My mother still talks of the time we saw John Wayne. Perched like royalty atop a block-long convertible rolling slowly down the street under a hot July sky. He was the Grand Marshall of our city’s Independence Day parade. And he was shockingly three-dimensional. Having him close enough to touch was a bit unnerving for a little girl who had only seen the man on the movie screen. So, these people are real, I thought. Hmmm. Another mystery to decipher.
They are the names as familiar as those of our own family. Names like Elizabeth and Mary - Shakespeare, Bronte, Keats. We know them only through their writings and their deeds, and rarely do we see them as corporeal beings. And honestly, how could we, ensnared as they are in the two-dimensional world of the painting and the page?
But recently, a good friend sent me a remarkable image. By using digital techniques, Edinburgh photographer, Joanna Kane, has created a series of enigmatic portraits from a famous collection of phrenological heads. She has published a book of this work entitled The Somnambulists. Through her artistry, Kane has managed to bring to “life” the faces behind the famous words of Blake, Wordsworth, and Keats in a work that is both beautiful and revelatory. We seem to see sleeping poets.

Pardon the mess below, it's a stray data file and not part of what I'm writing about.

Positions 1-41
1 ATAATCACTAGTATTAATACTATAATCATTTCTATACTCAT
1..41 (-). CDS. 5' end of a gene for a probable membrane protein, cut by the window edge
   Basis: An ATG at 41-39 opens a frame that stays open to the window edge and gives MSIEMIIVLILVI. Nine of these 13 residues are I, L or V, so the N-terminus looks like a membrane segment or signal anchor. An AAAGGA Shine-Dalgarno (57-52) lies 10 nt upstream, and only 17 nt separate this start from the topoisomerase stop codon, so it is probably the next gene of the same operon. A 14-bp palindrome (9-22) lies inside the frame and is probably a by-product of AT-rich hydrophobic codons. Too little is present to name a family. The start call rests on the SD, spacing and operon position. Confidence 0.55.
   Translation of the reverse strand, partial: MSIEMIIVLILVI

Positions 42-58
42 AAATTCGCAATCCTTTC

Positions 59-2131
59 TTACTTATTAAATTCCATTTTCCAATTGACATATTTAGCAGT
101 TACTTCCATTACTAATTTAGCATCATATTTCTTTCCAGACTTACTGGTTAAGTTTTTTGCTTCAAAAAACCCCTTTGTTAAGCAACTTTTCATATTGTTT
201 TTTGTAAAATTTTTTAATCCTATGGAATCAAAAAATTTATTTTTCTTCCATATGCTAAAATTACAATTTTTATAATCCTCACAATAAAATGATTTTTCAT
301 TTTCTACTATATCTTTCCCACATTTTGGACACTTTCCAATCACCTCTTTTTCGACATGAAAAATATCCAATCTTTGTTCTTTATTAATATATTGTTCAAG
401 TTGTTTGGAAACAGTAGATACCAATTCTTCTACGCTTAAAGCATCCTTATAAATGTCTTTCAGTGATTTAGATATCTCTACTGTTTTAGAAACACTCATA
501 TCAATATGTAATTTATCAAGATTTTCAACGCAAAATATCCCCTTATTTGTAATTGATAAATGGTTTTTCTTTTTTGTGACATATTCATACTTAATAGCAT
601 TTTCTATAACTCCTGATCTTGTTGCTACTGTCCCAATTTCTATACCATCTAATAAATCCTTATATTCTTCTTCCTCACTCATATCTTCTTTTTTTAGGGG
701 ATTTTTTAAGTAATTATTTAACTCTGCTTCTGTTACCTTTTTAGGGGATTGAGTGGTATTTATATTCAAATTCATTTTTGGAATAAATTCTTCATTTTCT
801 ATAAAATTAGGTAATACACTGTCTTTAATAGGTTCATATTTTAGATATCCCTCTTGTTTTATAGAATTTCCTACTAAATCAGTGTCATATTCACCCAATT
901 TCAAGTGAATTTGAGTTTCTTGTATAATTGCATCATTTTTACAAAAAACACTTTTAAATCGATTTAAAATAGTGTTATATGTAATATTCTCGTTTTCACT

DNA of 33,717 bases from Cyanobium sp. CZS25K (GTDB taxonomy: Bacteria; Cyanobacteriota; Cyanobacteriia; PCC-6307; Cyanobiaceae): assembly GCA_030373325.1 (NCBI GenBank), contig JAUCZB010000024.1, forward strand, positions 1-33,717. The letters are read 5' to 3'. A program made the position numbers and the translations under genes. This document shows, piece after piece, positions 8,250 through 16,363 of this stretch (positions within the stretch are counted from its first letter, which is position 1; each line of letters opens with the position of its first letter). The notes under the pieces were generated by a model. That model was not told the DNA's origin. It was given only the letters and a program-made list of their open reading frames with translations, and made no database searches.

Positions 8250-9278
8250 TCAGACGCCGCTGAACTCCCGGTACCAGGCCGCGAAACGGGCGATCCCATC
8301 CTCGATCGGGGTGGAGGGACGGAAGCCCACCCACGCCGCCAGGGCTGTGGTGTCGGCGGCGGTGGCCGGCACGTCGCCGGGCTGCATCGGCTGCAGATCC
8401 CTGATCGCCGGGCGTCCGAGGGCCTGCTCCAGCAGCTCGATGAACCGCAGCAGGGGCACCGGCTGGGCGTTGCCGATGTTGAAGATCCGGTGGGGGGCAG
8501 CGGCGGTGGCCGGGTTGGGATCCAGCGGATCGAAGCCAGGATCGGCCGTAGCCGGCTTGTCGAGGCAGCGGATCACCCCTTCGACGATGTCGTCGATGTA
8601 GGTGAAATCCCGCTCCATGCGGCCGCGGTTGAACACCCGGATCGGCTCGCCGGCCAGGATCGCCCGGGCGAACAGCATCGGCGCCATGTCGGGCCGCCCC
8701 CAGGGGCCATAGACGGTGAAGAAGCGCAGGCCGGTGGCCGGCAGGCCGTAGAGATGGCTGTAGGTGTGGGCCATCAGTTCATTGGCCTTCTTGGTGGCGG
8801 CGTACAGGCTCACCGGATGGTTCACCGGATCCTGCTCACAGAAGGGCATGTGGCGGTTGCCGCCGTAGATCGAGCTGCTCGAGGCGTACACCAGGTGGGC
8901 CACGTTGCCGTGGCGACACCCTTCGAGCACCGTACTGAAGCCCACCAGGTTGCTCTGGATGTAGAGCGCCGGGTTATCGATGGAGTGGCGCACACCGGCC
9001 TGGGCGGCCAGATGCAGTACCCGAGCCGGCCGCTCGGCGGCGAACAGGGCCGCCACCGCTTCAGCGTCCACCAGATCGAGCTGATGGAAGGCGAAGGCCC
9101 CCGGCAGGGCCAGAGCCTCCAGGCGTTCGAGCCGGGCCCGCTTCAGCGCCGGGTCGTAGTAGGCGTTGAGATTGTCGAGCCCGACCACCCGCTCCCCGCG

I read a good bit of the poetry of John Keats on my recent trip to the beach. Here is one of my favourites. It seems even more lyrical now as I gaze upon the face of the man himself.
On Leaving Some Friends at an Early Hour
Give me a golden pen, and let me lean
On heap’d up flowers, in regions clear, and far;
Bring me a tablet whiter than a star,
Or hand of hymning angel, when ’tis seen
The silver strings of heavenly harp atween:
And let there glide by many a pearly car,
Pink robes, and wavy hair, and diamond jar,
And half discovered wings, and glances keen.
The while let music wander round my ears,
And as it reaches each delicious ending,
Let me write down a line of glorious tone,
And full of many wonders of the spheres:
For what a height my spirit is contending!
’Tis not content so soon to be alone.
Painting above: Keats' Grave in the Old Protestant Cemetery in Rome, 1873
by William Bell Scott